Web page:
We’ve prepared some information using a case study from a supplier in the metal industry for both heat resistant and corrosion resistant alloys.

Current Annual Lighting Cost

Energy (kWh)769,620
Energy Bill Savings$87,737
Maintenance Cost$13,677
Current Annual Lighting Cost$101,414

LED Lighting Cost

Energy (kWh)475,373
Energy Bill Savings$54,193
Maintenance Cost$3,923
LED Annual Lighting Cost$58,115

LED Retrofit Cost

Estimated Material Cost$59,266
Estimated Installation Cost$25,000
Estimated Sales Tax$3,556
Purchase Price (Tax Included)$87,822
Utility Company Rebates($25,768)
Federal Tax IncentivesTBD
Total LED Retrofit Cost$62,055

Annual LED Savings

Energy (kWh)294,247
Energy Bill Savings$33,544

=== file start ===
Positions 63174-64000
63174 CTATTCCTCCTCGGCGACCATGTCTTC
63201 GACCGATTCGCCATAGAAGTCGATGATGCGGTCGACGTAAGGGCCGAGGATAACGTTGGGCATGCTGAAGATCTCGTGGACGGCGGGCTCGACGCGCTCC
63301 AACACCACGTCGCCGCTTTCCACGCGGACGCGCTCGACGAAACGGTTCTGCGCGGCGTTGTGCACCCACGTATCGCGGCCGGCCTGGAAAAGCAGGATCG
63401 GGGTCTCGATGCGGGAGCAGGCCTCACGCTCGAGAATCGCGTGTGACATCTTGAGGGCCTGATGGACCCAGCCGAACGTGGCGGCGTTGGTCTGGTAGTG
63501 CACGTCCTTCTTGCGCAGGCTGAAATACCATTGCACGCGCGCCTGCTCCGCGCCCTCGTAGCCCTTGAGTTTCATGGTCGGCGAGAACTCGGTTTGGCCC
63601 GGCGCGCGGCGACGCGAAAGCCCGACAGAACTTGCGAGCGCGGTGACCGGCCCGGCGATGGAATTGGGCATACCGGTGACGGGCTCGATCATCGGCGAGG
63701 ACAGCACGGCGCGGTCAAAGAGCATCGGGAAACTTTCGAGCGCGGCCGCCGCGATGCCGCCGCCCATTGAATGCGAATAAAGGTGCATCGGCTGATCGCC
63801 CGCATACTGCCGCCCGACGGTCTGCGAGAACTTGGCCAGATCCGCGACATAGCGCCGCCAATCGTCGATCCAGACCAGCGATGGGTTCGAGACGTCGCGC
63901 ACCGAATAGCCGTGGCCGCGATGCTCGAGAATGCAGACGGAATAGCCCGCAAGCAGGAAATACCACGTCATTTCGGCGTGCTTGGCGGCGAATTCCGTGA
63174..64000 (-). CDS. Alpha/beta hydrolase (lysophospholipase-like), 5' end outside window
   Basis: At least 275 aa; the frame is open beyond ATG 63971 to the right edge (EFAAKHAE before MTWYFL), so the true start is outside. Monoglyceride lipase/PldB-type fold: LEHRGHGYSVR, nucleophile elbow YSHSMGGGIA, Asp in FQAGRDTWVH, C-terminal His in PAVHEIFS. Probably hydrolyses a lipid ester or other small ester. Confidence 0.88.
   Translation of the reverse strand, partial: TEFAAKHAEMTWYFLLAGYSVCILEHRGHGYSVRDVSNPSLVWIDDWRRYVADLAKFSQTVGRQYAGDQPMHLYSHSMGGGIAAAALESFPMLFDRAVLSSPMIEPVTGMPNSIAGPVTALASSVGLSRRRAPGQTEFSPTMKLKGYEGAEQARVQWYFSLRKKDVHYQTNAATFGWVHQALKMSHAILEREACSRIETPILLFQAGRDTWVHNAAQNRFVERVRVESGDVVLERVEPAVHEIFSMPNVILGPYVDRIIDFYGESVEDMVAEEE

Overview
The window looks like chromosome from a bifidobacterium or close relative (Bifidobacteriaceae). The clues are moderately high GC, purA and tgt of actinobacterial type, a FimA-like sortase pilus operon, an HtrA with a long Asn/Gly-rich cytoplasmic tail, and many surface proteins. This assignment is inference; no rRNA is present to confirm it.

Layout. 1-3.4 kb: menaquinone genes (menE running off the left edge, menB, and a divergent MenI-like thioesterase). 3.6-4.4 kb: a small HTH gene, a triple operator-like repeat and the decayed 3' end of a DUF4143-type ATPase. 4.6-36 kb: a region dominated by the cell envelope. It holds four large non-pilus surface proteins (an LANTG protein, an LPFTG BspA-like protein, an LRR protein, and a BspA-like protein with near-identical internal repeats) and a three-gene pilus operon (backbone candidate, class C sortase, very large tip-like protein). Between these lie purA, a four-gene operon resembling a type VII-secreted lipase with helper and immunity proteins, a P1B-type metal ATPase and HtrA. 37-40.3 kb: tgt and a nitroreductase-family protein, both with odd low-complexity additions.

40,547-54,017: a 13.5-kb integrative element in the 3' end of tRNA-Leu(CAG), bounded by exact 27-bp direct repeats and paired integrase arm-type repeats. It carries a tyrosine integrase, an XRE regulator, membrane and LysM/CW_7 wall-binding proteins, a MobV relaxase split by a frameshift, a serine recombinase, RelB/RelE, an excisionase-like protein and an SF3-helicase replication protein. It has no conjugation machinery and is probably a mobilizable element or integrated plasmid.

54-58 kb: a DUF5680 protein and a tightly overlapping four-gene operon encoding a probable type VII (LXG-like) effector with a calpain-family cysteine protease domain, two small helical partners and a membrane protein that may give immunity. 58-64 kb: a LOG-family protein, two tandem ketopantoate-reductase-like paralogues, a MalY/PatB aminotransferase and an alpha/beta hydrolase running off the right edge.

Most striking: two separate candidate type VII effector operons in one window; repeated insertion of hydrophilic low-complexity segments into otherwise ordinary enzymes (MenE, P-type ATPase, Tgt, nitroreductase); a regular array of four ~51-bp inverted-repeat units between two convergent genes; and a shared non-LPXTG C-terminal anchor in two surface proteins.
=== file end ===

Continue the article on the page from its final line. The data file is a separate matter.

Maintenance Cost$9,754
Total Annual Savings$47,450

Financial Summary

Net Purchase Price$57,033
LED Annual Savings$47,450
Monthly Cost of Waiting$3,954
Payback Period1.2 Years
IRR (7 Year)84%
Total LED Lifetime Savings$373,614
Net LED Lifetime Savings$311,560

Frequently Asked Questions

Q. What are high bay lights?
High bay lights are lighting fixtures that are designed to cast illumination from high ceiling heights, generally, around 20 feet on up. They come in both round (UFO) style, as well as linear style depending on the layout of the building.

Q. Where are high bays used?
High bays are used in a wide variety of indoor settings. For example, these lighting fixtures are often used to light the interior of warehouses from high ceiling heights. The types of high bays found in warehouses are often industrial quality. In other words, these warehouse high bays are designed to withstand harsh or demanding environments they may encounter. On the other hand, high bays are also used in less demanding environments such as office buildings or any other ceiling that’s around 20 feet or higher.

Q. How many LED high bay lights do I need?